Archive for June 2014

Pamukkale

To wrap up the Turkey photos, here's Pamukkale, originally my most coveted destination. I first stumbled upon photos of these insane tiered cliff-pools on Pinterest and it's been up there on the Do-Not-Die-Before-You-See-This list ever since.

In this sense, however, it was disappointing. It was certainly cool, and beautiful, and we had great weather (also the only place in Turkey, perhaps, that is so overrun with foreigners that you won't feel completely out of place and immodest in a tank top and shorts or a bare midriff). But whereas I found Cappadocia to be cooler in person than in photos, I found Pamukkale to be not as. There were simply too many people, it's expensive to get to, and some of the pools are actually man-made.

But if you're in the area it's a great day trip!

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alien landscapes (Cappadocia)

We're finally close to the end of the steadfast trudge through the (already outdated) Turkey photos, and aren't you lucky because I've saved the best for last.

Cappadocia can only be described as cool-cool-coolio, or perhaps as the most alien terrain I've ever seen. If I'm not wrong, parts of Star Wars were filmed here, and if you've got an active imagination wandering this landscape is the perfect fodder for your make-believe.

The most fantastical part of all is that it isn't make-believe - people actually LIVE in caves carved out of these strange stone pillars, going back far before the foundation of my fledgling home nation. Also a great place to get your fill of Jesus because there are a whoooole lot of cool churches hidden in these caverns.

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Göbekli Tepe

Not gonna lie, these ruins make it right up to the top of my Coolest Places I've Ever Been list, second perhaps only to Iguazú/Iguaçu falls on the Brazil/Argentina/Paraguay border.

But that might be attributable to the fact that I'm a bit of an architecture nerd, and I think history/anything old is kind of cool and so the gravity of this possibly being the FIRST BUILDING EVER comes crashing down very easily and very hard on silly little me. This is supposedly where ancient man first decided to give up the hunting & gathering gig and set up camp - and it's 9,000 years older than Stonehenge. (My brain is still wrapping itself around that!) But if that sort of magnitude is lost on you, then it's probably just another pile of rocks that's a little out of the way to get to. (It's a long taxi ride out of Urfa, and cost us about $40 between the three of us - agreed upon beforehand with the driver.)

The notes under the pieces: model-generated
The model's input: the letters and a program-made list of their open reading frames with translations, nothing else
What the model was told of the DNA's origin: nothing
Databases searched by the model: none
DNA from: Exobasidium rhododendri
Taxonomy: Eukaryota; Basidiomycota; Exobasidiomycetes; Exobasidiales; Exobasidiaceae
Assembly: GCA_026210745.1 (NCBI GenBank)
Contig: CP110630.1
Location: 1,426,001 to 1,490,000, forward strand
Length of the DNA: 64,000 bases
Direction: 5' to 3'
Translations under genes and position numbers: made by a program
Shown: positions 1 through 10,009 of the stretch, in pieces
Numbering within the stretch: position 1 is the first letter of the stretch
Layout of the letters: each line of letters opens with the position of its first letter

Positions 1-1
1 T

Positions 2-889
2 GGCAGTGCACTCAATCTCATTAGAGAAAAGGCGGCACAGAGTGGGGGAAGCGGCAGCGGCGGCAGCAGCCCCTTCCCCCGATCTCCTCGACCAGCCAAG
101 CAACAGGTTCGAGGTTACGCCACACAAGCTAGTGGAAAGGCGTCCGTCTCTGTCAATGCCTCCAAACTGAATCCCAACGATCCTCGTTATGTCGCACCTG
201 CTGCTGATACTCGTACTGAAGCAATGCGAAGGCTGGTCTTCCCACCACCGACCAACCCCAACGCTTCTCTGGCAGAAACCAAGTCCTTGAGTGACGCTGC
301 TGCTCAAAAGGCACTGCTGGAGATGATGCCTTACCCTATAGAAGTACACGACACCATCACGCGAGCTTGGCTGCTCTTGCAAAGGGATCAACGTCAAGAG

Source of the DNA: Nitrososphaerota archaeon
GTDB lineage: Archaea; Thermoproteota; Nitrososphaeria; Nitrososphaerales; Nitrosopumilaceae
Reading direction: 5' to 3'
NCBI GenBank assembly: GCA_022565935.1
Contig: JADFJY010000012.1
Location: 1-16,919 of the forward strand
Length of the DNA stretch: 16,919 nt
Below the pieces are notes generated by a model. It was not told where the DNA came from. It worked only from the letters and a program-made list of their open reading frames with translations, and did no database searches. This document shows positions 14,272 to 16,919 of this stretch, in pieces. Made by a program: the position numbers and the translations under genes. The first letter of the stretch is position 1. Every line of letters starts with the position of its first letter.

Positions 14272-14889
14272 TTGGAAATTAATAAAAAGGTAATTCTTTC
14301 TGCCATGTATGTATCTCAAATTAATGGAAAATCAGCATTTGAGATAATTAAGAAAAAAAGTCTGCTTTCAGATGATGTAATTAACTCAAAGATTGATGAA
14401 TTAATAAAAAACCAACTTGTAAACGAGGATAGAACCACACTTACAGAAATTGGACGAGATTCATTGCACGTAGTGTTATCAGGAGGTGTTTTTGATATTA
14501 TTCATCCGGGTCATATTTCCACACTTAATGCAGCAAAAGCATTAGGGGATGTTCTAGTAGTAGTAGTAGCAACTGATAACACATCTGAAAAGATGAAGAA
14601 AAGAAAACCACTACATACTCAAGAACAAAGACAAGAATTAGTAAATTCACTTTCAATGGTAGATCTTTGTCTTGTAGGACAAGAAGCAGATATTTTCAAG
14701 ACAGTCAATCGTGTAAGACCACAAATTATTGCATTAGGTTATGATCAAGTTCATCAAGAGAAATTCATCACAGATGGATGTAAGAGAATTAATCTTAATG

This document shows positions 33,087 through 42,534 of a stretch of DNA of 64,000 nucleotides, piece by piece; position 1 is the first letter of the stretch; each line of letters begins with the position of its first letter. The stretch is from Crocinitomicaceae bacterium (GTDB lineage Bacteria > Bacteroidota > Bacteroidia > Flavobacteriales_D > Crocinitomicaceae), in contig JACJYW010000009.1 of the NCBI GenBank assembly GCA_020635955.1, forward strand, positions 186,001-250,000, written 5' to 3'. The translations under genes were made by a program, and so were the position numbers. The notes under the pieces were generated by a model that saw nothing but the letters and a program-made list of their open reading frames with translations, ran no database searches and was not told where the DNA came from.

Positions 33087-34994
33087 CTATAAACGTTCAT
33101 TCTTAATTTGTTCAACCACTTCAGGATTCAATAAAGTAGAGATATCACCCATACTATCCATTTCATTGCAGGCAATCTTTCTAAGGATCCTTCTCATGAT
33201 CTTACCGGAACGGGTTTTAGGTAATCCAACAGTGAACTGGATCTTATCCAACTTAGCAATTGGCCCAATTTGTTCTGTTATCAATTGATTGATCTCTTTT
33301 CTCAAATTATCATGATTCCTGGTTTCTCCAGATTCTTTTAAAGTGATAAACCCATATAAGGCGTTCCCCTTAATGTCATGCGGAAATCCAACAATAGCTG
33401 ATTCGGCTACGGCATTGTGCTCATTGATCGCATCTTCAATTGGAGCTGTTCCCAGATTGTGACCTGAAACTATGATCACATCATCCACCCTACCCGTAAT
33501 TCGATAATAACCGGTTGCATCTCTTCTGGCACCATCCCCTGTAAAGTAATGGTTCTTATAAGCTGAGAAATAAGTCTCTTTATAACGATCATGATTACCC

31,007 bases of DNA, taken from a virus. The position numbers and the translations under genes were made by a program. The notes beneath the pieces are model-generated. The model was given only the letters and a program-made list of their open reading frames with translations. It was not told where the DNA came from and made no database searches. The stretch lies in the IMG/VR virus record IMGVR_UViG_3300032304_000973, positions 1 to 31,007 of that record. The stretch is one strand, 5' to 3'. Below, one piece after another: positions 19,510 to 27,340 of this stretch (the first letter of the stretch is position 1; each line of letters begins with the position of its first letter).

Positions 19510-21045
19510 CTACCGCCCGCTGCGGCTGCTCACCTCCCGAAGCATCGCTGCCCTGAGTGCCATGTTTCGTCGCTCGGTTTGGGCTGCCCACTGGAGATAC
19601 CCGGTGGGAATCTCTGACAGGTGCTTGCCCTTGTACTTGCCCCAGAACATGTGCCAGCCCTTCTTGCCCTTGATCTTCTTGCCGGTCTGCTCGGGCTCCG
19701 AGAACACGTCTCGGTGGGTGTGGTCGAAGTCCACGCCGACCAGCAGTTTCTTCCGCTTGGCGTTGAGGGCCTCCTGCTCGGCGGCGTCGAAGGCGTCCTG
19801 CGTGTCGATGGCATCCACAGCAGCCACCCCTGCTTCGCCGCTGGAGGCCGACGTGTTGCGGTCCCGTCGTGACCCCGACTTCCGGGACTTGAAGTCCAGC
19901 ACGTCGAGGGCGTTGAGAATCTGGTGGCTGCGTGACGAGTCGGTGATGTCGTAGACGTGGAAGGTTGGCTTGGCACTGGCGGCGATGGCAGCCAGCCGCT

P.S. Apparently there used to be stone pillars in each of those poles, so it would appear our obsession with phalluses is just as old as our species.

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Urfa & the prophet Abraham's birthplace

Urfa, the prophet Abraham's birthplace, seemed like an appropriate side trip to commemorate the wrapping-up of our Bible study. The city center is wholly unimpressive from up close but a rather breathtaking view from the castle ruins on the complex that also houses the cave where Abraham was born.

Getting into said cave was one of the more intense moshing experiences I've had - women were only allowed into, it would have appeared, the less impressive half, and boy were there a lot of women eager to get in. The cave itself was claustrophobic (although this was more due to the crowds than to the cave itself) and very cave-y. It suffices to say that its historical and symbolic significance is infinitely more impressive than its temporal manifestation. Also, seriously, Abraham's mom is the true hero here - way to give birth in a cave thousands of years before modern medicine. I bet that was a total hoot (not).

We were also made to believe that this was where Abraham was flung off the mountain into a giant fire only to find himself falling into a comfortable pool of sacred fish and roses, cited to the Bible. But we've read that thing cover to cover and not found such a story anywhere - any scholars out there that can lend a hand?

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